Ello is not an app nor is it particularly optimized for mobile browsers. Why do you think this is?

Ello is not a lot of things, but not for lack of desire, just a lack of time. I think it’s really important to stick the desktop experience before moving on to mobile. The one thing I really like about Ello is that it stays out of its own way — it’s very content focused. It’s a huge exercise in self-restraint and self-confidence on their part. Anyone can write a 1,000 page novel, but how many can edit it down to 150 pages someone will read Being simple and  concise is hard, especially on the Internet. Doing it across a litany of competing mobile devices where you have even less control over end-use-case and context is even harder. Ello has aspirations beyond a single feature, and it’s best to let those grow on desktop.

As far as you know, does Ello have anything in place to actually deter advertising

?Not that I know of. These (shamelessly plugged) wallpapers that I made could be potentially construed as advertising, but I’ve received nothing but compliments.

Any time you build a new way to interact with people you’ll probably end up running into some kind of weird sociological experiment. How will people try to break your system to their own ends How will people misunderstand you  intentions and misconstrue your intentions How harmful are these things If I’m Ello, I’m sitting back and watching how people act and what they do before I bring the hammer down. There is a lot of attention from people in marketing and social media sector coming in who are already trying to figure out how to adapt their brand and exploit the system. Let them try and then either decide if you’re comfortable growing in that direction or if you need to install safeguards against their behavior.

Right now I think it’s more important for Ello to learn about itself than to establish any kind of draconian culture or rules. The latter can come later.

 

Image Source: Fast Company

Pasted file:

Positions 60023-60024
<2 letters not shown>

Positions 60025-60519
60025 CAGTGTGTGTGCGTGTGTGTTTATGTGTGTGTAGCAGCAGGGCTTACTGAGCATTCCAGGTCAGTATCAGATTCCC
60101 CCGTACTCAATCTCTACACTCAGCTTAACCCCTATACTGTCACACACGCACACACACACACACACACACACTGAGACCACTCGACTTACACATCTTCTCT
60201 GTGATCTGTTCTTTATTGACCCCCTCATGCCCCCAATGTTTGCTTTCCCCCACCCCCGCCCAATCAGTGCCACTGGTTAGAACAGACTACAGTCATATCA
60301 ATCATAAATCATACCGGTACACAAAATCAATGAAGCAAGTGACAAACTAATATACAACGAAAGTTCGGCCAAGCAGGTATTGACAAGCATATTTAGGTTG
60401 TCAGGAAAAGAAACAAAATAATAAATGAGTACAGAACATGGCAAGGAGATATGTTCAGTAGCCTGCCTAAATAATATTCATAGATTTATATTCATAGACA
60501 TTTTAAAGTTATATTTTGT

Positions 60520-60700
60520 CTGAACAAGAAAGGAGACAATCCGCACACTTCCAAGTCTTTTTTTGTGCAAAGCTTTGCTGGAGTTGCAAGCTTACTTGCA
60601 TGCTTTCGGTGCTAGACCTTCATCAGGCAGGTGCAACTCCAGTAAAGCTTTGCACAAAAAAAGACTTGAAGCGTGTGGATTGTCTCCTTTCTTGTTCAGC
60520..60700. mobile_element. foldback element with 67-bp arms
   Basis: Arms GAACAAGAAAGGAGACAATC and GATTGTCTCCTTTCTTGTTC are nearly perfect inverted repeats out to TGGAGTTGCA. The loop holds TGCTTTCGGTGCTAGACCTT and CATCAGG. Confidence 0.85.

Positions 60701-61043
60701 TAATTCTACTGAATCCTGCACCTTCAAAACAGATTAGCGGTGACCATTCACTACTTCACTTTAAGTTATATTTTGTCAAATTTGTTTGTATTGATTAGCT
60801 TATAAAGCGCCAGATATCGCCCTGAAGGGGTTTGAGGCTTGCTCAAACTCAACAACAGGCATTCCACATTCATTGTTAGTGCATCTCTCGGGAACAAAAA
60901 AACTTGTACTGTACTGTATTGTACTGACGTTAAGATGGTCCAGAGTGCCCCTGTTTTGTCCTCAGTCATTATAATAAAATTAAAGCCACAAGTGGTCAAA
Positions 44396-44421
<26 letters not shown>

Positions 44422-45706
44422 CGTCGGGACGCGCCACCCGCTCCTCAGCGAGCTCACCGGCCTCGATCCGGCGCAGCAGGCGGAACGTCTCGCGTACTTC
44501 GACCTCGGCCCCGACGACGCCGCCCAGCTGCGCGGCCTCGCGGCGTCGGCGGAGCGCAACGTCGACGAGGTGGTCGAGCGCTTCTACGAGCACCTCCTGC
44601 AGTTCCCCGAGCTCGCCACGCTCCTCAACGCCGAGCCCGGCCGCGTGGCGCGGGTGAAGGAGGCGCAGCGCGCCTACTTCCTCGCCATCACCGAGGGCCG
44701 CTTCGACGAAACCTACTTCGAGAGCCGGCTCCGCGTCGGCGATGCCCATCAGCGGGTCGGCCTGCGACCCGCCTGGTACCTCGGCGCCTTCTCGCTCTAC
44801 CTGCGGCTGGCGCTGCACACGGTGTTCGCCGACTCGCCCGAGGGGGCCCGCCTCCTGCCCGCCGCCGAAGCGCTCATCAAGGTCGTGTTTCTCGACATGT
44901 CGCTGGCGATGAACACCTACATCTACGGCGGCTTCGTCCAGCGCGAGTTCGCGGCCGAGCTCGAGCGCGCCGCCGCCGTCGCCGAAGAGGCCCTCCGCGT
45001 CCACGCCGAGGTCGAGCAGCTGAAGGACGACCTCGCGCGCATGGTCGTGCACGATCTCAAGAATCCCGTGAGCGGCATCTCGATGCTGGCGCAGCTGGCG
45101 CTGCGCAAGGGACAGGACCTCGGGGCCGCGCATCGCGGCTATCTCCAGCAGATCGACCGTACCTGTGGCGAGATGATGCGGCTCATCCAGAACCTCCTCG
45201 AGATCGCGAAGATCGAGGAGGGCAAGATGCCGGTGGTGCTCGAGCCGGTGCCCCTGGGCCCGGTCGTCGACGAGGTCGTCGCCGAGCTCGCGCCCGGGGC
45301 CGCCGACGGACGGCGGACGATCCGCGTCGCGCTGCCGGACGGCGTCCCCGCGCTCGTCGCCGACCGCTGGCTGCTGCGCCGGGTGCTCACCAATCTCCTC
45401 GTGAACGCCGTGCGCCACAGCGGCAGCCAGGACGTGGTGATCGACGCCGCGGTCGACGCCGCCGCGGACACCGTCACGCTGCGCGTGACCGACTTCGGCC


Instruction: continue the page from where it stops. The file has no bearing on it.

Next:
YouTube Extends Mainstream Ad Efforts Across The Pond

By Sahil Patel

YouTube’s efforts to advertise its top creators and channels across mainstream outlets won’t be restricted to those in the US. The company plans to run similar ad campaigns for top talent in international markets, beginning, naturally, with the UK.

According to The Guardian, YouTube will soon launch multi-platform ad campaigns for ZoellaThe Slow Mo Guys, and Vice News in the UK. The plans include ads on TV, print, bus and metro stations, and billboards, as well as online display ads across YouTube and partner publishers including Glamour, Wired, Sky Sports, and The Guardian.

Overall, the effort will be exactly like what YouTube has been doing states-side the past few months, with beauty gurus Michelle Phan and Bethany Pota, cooking star Rosanna Pansino, and music series “Epic Rap Battles of History,” among those being promoted.

Notably, Vice News, which was part of YouTube’s second round of ads in the US, will also be advertised in the UK. Joining the news brand are Zoella (real name: Zoe Sugg), a top beauty guru with more than 6 million subscribers and The Slow Mo Guys, slow-motion experts with nearly 4.4 million subscribers.

YouTube’s next round in the US will include ads for Freddie Wong’s hit series “Video Game High School,” which returns for a third and final season in October.

This article was originally posted on VideoInk and is reposted on [a]listdaily via a partnership with the news publication, which is the online video industry’s go-to source for breaking news, features, and industry analysis. Follow VideoInk on Twitter @VideoInkNews, or subscribe via thevideoink.com for the latest news and stories, delivered right to your inbox.